Addiction, Love, Recovery:

What Are You Waiting For?

11 Feb 2012 by Recovering You, 6 Comments »

One day I reached a point, where supporting and loving someone with an addiction was simply more than I could live with any longer.

Maybe you have too?

But you haven? done anything about it yet.

Because you?e waiting for it to get better.

I reached the end of my reserves of being able to love through thick and thin, for better for worse, for richer and poorer (and oh, we were poorer for sure!).

But I stayed, a bit longer.

I continued to wait.

I stuck it out.

I knew intellectually what I should do. The few friends I confided in knew what I should do. A whole online community who shared my journey with their own addicts knew what I should do.

But I choose to wait.

To battle on.

To win the war.

It wasn? until the quiet moments, after a major fight with my addict that saw him walk out on me, I realised I wasn? even sticking it out for him anymore, I was there for me.

For me?

Yes, I wasn? holding on with selfless dedication to my partner? recovery, I was holding onto the hope that somehow I would become good enough, worth enough, important enough for him to change and then give me all of the love I was looking for.

And yet, I didn? believe those things about myself.

In my eyes, the relationship I was in was the likely sum of all that I deserved.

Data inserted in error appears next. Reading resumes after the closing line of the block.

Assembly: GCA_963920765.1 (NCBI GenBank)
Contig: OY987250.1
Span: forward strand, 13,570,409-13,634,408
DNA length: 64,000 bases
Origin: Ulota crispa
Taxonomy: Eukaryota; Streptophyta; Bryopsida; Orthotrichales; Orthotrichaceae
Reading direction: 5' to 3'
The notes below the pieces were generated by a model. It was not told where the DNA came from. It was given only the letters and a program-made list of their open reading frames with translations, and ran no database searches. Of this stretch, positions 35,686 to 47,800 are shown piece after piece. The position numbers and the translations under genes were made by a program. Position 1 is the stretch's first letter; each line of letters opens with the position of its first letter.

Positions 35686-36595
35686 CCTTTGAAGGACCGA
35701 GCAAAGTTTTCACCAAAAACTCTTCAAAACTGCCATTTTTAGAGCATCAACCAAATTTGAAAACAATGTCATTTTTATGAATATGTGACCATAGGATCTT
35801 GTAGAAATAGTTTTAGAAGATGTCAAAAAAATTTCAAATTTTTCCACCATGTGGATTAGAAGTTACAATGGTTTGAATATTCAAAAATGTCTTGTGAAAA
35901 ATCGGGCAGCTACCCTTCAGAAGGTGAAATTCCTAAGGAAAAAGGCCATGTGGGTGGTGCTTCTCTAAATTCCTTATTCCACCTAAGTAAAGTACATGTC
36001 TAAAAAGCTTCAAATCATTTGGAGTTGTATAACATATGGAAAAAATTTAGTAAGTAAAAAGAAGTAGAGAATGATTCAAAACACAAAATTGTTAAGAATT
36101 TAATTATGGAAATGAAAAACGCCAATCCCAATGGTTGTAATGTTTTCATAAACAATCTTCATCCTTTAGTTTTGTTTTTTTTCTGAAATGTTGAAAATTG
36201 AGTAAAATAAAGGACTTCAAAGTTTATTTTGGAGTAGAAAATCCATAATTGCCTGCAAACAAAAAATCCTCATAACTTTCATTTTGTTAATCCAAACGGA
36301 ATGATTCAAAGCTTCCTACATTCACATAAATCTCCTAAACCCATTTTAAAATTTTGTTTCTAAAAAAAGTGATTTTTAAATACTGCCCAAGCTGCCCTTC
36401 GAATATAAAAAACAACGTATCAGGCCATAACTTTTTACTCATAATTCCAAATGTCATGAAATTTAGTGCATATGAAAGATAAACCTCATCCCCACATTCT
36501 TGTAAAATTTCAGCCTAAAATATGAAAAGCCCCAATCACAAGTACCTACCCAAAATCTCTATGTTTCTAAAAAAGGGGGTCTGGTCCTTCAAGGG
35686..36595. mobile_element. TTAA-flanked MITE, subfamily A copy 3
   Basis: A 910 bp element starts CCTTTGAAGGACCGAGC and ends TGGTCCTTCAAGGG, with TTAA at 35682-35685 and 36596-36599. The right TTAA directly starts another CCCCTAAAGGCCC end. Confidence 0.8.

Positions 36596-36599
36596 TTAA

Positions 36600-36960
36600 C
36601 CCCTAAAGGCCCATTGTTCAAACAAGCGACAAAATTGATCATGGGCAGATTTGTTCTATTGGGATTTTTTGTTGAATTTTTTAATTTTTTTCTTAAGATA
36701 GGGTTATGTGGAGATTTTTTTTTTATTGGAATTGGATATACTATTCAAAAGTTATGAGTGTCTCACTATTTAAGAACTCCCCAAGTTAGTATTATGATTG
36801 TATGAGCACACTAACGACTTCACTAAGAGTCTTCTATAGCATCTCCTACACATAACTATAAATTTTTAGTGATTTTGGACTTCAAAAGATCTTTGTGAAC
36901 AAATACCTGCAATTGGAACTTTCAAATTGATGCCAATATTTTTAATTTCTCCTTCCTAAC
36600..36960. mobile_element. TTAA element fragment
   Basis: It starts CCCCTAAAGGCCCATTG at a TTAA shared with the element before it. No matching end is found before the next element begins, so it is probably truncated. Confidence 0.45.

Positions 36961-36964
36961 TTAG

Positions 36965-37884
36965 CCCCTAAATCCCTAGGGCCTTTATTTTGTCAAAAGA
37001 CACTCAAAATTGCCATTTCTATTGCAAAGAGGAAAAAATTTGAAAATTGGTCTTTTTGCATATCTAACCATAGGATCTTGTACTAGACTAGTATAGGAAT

If I allowed myself a moment to think about what my partner was doing, how he treated me and how wrong it all was I knew I was angry and hurt by him, and I knew I should leave.

But as quick as that moment was over, I would turn to thinking about what leaving meant for me.

Maybe this is as good as it gets, maybe the kind of love he gives is better than nothing, maybe I can still save him, maybe he will want to do it for me, maybe I could be important enough to stop for, maybe I deserve this, maybe I should try harder?

Maybe this is all about me?

Staying in my relationship had become more about me, than it was any altruistic desire to support and love my addict through every step in his journey.

In fact there was no way I could support him in the ways he most needed it, while I was busy leaning on him for scraps of validation of my worthiness, my efforts, my love.

The few scraps I got kept me hanging on, waiting for more, for those little bits of hope.